When I’ve contemplated things that others find foolish (and there have been many – I’m widely regarded as eccentric) I’ve usually decided I need to do it for me. So far I’ve always been glad. My regrets are about the ones I didn’t do.

    Evans last blog post..Eight Steps for Working with a Deep Difference in an Important Relationship #1

  4. rummuser says:

    Oh, yes indeed. I am still considered an odd ball for the way our garden has evolved. To start with, I refused to have a lawn and instead used paving stones with gaps in which grass grows. This enables us to cast bird seed so that birds can feed off the ground. Less maintenance problems and hardly any water. Next, the theme is, as many different plants along the borders as possible. So, instead of a garden, we have a mini jungle. I shall publish a photograph too now that you have given me the inspiration for a post. Thank you.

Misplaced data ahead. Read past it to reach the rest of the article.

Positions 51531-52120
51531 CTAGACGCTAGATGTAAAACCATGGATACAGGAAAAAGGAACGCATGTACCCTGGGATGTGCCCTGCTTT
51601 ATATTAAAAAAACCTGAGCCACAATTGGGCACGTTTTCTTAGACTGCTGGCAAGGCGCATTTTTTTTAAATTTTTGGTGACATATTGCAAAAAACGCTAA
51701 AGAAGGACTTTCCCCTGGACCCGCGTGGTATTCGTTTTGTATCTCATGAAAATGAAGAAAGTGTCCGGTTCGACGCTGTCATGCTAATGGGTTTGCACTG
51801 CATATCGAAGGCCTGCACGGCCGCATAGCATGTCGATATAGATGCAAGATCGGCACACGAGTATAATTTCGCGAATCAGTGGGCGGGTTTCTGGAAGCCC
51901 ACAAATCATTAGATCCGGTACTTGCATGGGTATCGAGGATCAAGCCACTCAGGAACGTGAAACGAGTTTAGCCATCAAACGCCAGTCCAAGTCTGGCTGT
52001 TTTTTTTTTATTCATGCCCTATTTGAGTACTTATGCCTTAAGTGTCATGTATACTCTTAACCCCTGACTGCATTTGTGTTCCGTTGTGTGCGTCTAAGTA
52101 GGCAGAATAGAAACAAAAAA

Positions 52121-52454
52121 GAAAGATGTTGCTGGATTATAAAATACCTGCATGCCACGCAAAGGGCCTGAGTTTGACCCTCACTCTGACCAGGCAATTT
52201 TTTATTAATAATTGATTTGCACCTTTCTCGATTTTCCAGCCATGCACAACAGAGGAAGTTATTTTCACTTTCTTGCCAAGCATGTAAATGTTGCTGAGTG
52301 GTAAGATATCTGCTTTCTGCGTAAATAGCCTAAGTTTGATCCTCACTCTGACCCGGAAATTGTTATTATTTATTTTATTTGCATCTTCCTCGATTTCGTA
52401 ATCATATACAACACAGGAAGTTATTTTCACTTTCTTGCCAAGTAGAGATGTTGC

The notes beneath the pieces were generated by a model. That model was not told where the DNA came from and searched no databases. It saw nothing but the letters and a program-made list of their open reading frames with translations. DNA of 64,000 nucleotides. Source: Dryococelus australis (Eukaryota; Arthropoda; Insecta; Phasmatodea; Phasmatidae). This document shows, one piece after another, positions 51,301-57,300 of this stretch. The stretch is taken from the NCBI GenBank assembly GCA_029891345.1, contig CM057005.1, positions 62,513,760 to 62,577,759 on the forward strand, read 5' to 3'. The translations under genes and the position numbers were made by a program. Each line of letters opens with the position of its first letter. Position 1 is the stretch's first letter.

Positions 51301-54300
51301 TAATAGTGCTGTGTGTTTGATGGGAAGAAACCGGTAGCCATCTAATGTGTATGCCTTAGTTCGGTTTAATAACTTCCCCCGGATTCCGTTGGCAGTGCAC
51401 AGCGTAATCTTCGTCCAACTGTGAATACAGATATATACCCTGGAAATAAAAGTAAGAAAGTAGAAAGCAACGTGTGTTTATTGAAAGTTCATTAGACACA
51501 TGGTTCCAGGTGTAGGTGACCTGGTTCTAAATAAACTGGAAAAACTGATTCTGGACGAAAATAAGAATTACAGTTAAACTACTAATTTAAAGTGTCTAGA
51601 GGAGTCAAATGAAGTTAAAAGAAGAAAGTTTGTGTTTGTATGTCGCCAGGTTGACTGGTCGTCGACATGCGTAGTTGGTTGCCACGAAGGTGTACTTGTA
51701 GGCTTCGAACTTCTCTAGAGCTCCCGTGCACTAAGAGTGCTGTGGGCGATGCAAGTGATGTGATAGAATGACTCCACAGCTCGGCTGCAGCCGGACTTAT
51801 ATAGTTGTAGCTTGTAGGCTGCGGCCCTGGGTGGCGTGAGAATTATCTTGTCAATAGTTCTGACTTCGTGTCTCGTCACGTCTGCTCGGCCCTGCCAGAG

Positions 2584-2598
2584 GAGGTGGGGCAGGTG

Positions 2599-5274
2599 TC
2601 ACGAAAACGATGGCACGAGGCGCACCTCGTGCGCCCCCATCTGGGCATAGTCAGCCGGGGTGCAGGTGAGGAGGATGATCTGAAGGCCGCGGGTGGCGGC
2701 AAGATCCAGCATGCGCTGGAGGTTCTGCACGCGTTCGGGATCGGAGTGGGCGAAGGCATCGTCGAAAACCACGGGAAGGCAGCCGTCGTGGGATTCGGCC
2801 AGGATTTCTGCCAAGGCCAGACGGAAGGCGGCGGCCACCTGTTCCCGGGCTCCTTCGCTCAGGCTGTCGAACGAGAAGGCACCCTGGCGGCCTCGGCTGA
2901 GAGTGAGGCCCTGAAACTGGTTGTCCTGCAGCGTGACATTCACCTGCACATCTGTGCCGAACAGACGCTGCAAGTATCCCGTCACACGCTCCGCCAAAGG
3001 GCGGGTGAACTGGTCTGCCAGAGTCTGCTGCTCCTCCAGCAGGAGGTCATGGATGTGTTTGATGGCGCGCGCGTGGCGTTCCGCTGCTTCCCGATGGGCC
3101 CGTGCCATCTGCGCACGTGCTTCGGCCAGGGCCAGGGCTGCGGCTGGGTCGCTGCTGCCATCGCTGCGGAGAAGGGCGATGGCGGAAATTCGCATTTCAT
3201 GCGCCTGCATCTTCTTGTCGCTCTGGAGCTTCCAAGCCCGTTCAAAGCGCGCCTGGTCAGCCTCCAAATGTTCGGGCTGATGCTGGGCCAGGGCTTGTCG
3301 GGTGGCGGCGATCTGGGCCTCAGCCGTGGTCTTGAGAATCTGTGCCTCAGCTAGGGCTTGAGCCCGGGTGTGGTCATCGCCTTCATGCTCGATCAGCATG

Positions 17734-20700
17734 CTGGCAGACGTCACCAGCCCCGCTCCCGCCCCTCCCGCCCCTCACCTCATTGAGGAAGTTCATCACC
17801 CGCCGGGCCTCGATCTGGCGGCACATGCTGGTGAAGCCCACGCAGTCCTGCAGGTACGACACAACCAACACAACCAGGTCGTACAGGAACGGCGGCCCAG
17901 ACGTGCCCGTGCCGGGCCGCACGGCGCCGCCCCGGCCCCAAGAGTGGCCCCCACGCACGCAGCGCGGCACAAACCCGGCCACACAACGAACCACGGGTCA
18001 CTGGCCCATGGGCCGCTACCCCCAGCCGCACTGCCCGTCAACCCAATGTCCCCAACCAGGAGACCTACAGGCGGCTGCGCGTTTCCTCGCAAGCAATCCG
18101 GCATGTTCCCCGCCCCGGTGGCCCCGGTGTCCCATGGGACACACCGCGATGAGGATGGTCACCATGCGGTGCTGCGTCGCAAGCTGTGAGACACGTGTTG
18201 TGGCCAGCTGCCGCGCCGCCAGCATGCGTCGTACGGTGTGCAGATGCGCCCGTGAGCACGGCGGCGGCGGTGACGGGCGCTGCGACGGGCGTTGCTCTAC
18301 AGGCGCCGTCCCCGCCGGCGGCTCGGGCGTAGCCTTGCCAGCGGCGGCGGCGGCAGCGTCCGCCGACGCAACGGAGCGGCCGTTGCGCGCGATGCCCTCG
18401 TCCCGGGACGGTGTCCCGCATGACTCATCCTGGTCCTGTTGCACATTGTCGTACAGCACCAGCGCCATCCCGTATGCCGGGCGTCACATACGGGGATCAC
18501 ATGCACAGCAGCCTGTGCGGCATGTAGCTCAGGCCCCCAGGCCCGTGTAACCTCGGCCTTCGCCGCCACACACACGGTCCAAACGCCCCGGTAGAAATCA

rummusers last blog post..Marriage Violence and Divorce.

  5. Jean says:

    I agree. The main thing is not to get so obsessed with the future goal that one forgets that life is in the here and now. I’ve come across a lot of blogs urging us not to be “mediocre”. Somehow they seem to be saying ordinary life isn’t enough, we have to push ourselves to be outstanding. That’s not my style. It sounds like it’s not yours either. 🙂

    I’m looking forward to seeing the picture of your garden.

  6. Diane says:

    Hi Jean,
    I just planted some new seeds and they are just sprouting up right now. I think I enjoy the process most. Watching them mature and then harvesting the produce. I enjoy the end result. So I guess its both too. And I feel the same about the analogy of children in regards to plants. I have some plants that are older than my children. A gopher just ate 5 of my precious white roses that I have enjoyed for years. So sad.